A South Carolina high school student on Thursday asked the state’s highest court to quickly clear the way for millions of federal stimulus dollars to flow to schools by ending Gov. Mark Sanford’s ability to decline the money.
The lawsuit by Casey Edwards, 18, against the state echoes the views of educators who have predicted hundreds of teacher layoffs if officials don’t use $700 million in federal cash earmarked by Congress mostly for schools.
If the governor can’t be cut out of the process, it says, then state lawmakers should be able to spend the money anyway.
"We feel this is an important issue for the schoolchildren of South Carolina and it needs to be decided quickly," said attorney Dwight Drake.
Edwards, a Chapin High School senior, said she wants students in the state to get the same top-notch education she did. She realized the disparity, she said, while attending a summer school program for gifted and talented students, where she watched the documentary Corridor of Shame on the state’s poor, rural schools.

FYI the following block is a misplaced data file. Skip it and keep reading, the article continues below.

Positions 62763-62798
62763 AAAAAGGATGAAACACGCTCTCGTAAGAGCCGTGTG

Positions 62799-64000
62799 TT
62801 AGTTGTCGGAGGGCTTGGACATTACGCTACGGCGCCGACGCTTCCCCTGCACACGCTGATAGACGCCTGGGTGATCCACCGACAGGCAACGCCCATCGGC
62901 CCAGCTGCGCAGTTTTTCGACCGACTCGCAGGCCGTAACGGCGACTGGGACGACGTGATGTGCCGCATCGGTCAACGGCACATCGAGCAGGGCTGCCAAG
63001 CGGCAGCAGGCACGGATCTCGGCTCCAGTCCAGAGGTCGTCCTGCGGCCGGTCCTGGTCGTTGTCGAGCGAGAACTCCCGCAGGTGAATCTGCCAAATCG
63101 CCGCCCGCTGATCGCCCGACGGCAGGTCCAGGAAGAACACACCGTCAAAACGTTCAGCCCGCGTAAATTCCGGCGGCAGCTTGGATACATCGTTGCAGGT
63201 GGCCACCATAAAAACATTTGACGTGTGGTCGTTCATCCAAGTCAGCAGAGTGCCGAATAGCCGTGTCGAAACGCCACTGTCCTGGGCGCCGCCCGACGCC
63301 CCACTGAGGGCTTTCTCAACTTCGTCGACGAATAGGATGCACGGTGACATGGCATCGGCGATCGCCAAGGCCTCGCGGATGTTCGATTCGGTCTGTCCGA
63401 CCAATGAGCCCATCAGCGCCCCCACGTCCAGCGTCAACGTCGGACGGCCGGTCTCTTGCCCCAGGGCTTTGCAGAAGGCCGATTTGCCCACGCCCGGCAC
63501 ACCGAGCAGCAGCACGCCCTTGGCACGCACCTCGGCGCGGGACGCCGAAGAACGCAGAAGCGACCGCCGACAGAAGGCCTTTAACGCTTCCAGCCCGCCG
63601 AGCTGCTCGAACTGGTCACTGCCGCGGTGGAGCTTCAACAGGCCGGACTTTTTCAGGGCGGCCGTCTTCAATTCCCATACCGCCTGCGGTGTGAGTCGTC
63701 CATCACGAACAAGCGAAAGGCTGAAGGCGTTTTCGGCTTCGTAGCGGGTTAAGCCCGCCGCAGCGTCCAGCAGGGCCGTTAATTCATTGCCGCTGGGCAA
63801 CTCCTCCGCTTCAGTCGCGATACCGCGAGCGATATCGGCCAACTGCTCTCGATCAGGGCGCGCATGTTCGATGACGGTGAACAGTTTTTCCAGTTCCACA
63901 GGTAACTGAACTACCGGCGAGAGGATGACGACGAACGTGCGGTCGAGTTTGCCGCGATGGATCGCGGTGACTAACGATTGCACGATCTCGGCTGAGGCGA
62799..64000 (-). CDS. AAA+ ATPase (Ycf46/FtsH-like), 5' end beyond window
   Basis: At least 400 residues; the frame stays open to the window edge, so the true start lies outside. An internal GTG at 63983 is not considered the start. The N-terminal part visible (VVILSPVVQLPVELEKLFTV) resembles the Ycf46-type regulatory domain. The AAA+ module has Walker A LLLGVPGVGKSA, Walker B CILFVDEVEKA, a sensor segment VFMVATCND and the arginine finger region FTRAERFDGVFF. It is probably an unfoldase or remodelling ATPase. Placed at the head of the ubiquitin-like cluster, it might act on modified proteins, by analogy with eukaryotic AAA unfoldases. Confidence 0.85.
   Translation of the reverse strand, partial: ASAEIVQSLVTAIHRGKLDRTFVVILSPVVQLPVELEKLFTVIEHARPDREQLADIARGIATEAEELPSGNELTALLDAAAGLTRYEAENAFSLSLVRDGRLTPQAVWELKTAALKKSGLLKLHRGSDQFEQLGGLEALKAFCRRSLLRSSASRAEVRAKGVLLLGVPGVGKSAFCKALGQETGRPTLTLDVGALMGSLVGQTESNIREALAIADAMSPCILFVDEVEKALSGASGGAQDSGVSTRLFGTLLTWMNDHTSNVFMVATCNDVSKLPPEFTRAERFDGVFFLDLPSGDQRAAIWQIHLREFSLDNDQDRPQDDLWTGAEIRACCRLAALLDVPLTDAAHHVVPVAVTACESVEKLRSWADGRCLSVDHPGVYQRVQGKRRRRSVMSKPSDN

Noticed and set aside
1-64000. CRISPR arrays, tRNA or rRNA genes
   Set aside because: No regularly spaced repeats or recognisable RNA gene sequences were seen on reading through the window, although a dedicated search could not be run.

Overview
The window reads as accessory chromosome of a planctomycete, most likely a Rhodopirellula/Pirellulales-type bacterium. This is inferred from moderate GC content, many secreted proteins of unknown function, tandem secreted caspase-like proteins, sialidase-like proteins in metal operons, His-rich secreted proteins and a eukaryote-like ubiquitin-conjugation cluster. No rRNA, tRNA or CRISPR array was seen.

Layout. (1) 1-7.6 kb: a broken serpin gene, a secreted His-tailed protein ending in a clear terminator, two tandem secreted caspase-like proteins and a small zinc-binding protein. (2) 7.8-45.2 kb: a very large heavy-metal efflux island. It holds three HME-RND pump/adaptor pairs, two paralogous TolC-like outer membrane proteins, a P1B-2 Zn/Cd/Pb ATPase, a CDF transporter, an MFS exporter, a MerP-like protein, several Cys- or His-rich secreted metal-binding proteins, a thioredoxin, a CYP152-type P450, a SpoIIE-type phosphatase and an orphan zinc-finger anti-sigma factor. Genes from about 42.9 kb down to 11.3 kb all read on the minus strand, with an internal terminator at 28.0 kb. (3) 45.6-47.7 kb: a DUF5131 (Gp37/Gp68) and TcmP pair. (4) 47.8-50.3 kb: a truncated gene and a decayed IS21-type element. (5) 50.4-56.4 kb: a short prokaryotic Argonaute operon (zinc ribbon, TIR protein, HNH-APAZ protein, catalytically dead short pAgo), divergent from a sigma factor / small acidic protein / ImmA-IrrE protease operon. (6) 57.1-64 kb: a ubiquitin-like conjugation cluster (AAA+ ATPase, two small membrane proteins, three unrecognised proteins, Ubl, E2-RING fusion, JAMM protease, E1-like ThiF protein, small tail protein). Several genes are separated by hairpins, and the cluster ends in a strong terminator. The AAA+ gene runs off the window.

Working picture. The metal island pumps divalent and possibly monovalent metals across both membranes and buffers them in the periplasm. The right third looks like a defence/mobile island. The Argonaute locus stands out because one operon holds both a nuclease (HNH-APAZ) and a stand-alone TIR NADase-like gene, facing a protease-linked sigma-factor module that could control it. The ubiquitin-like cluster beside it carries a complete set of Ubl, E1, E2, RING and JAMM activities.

"It drastically changed my opinion," she said. "I think our schools really do need that money."
Without the money, even prosperous districts like hers will lose out, she said, noting some teachers in her school have been told they won’t have a job next school year.
"A lot of programs–a lot of classes–will be eliminated from our school system and that will be detrimental to a lot of children’s education," said Edwards, who also worries about her two younger siblings, now in ninth and eighth grades.
The lawsuit was filed a day after about 3,000 tax protesters rallied at the Statehouse and cheered Sanford as the Republican prepared to speak. A couple of weeks earlier, hundreds of teachers rallied there, calling for Sanford to be fired for not taking the money.
Sanford said he, not the legislature, has sole authority to ask for the money.
"Thousands of taxpayers in our state stood up yesterday and said they’re tired of government spending beyond its means, that they’re tired of these so-called ‘stimulus’ efforts out of Washington, D.C., and that they’re tired of Columbia insiders like these driving decisions in the statehouse," he said in a release.
"We believe the Supreme Court will ultimately see it as the politically driven press spectacle that it is, rather than a suit with any actual merit."
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